Some weeks ago, I wrote a rather positive post about the banning of refuelling
– and it is something that I am still rather positive about; however even I am also happy to concede that alterations could have been made to the regulation to aid good racing.
At this stage it has already been determined that the controversial double-diffuser, that was introduced in 2009 by Brawn, Williams and the now defunct Toyota squad, is to be banned in an effort to reduce the downforce the cars produce to supposed 2009 levels, but whether can be feasibly achieved is an unknown at this stage. Since the Overtaking Working Group’s suggestions for new aerodynamic regulation during 2008, the engineers and designers have worked tirelessly to grab much of that back – there were rumours during the Bahrain Grand Prix weekend that downforce levels were already closing in on the numbers produced two seasons ago. The removal of the double-diffuser will hopefully take those aerodynamic figures down somewhat, but it raises another question – has the refuelling ban come a year too early?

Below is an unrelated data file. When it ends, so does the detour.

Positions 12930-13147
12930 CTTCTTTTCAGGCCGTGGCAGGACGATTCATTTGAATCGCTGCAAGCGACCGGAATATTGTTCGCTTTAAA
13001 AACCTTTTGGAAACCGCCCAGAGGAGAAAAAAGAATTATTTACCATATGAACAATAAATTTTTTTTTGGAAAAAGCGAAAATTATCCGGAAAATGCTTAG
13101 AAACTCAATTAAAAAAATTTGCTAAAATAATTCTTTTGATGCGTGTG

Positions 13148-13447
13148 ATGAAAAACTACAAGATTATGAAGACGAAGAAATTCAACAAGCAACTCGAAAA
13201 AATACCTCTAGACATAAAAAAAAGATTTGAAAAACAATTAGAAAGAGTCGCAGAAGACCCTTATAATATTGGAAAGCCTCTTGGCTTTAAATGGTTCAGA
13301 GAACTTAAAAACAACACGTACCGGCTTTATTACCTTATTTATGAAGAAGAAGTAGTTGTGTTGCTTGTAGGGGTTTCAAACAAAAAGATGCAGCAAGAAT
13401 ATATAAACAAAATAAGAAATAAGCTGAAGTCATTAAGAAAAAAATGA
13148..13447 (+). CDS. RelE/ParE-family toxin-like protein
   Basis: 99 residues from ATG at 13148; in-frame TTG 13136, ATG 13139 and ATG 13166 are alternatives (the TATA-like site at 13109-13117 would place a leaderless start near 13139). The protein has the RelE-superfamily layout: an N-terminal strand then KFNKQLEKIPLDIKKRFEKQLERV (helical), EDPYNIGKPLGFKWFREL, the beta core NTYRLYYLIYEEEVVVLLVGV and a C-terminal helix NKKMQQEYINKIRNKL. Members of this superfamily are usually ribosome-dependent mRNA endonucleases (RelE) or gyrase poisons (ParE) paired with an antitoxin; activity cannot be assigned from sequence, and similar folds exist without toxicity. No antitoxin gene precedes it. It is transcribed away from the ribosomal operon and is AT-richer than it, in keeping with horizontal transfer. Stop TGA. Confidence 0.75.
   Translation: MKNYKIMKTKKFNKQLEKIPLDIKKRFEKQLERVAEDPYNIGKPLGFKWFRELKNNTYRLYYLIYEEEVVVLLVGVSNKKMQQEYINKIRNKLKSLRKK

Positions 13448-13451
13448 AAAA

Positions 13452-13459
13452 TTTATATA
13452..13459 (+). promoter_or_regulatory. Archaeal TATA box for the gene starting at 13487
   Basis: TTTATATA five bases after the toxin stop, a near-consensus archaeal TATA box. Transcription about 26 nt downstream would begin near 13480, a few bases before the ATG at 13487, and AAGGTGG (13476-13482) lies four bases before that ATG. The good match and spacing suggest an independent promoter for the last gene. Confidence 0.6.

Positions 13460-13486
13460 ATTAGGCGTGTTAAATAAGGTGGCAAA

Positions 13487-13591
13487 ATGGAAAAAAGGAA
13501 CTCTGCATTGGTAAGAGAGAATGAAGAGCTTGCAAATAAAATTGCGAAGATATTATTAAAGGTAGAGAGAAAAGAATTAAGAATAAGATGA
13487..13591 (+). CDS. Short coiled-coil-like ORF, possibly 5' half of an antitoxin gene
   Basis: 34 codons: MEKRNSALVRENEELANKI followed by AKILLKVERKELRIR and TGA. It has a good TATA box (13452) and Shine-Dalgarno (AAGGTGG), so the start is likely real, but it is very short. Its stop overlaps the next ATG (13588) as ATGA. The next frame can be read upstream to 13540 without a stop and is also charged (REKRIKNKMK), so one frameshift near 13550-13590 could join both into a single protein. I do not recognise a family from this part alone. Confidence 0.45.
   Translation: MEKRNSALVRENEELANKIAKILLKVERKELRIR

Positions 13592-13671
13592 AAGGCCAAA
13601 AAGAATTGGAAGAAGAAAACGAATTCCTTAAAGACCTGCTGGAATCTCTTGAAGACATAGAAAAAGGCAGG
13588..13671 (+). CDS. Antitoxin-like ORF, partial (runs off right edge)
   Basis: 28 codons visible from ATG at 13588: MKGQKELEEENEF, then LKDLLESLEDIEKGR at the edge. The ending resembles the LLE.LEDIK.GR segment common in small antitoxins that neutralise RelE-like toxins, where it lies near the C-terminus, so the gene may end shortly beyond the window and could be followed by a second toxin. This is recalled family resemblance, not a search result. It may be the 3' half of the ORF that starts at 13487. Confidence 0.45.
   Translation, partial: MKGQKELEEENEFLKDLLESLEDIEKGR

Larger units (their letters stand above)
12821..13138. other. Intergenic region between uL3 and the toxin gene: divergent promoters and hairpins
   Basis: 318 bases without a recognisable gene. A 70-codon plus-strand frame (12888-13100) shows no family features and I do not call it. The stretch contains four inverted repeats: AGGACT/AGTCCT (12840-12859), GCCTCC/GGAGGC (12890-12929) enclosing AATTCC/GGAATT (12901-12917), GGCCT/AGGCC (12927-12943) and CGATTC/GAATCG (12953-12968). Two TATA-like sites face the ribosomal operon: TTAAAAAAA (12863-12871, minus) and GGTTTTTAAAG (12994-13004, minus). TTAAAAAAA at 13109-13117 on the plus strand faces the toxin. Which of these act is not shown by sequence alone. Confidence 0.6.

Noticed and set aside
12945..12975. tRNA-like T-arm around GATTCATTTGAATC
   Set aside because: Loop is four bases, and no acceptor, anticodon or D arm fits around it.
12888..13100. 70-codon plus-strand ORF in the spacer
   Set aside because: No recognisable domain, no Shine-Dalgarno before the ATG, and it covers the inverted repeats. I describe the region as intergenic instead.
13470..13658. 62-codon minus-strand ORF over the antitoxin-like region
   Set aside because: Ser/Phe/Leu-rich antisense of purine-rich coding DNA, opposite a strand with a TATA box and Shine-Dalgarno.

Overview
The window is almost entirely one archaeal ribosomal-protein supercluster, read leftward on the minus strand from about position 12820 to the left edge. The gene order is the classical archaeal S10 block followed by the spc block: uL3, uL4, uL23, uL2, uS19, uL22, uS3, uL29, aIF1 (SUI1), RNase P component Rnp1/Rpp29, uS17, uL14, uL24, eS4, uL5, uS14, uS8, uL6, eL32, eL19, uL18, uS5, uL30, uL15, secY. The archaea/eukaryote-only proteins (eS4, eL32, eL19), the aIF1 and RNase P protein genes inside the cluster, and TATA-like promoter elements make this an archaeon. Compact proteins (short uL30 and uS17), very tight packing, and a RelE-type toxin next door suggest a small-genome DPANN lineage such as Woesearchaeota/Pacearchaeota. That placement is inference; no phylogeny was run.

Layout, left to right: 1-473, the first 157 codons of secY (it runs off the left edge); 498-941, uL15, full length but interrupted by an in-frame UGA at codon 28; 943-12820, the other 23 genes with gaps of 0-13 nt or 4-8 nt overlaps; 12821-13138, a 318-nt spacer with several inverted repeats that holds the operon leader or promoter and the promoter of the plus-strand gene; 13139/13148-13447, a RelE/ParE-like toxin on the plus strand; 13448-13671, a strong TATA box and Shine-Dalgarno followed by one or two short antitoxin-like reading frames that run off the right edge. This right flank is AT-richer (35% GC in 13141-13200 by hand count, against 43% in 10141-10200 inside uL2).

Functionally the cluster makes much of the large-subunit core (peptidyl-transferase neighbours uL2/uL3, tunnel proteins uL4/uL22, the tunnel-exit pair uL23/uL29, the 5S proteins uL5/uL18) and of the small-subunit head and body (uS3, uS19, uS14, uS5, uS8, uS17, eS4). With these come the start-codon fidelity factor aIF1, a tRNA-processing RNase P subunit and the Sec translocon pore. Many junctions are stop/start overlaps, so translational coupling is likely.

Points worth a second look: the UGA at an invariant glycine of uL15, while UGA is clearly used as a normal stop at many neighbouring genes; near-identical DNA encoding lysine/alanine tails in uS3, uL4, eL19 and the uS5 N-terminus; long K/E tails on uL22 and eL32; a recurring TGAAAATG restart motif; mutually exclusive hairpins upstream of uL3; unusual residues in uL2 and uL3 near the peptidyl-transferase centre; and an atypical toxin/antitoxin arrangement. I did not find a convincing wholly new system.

In hindsight, the refuelling ban twinned with the ejection of double-diffusers would have made much more sense; however the series is now left with one year of cars that are unable to pass on track while unable to extract the most from strategy. Races could potentially be decided by how teams treat their tyres, yet for their final season in the sport, Bridgestone have produced what appear to be their most reliable rubber yet, thereby making variations in tyre strategy rather limited as well.
The refuelling ban was not going to be the only answer to the question of dull races though. As stated many times by many people, as long as the dirty air from the front wing and undertray is prevalent, then passing is always going to be incredibly difficult (here’s my contribution). We are not looking for easy passing manoeuvres – it’s simply not fun to watch when there’s no challenge – but the car’s at least need to be able to attempt a pass and getting designers to easily give up on aerodynamic downforce will be no easy task.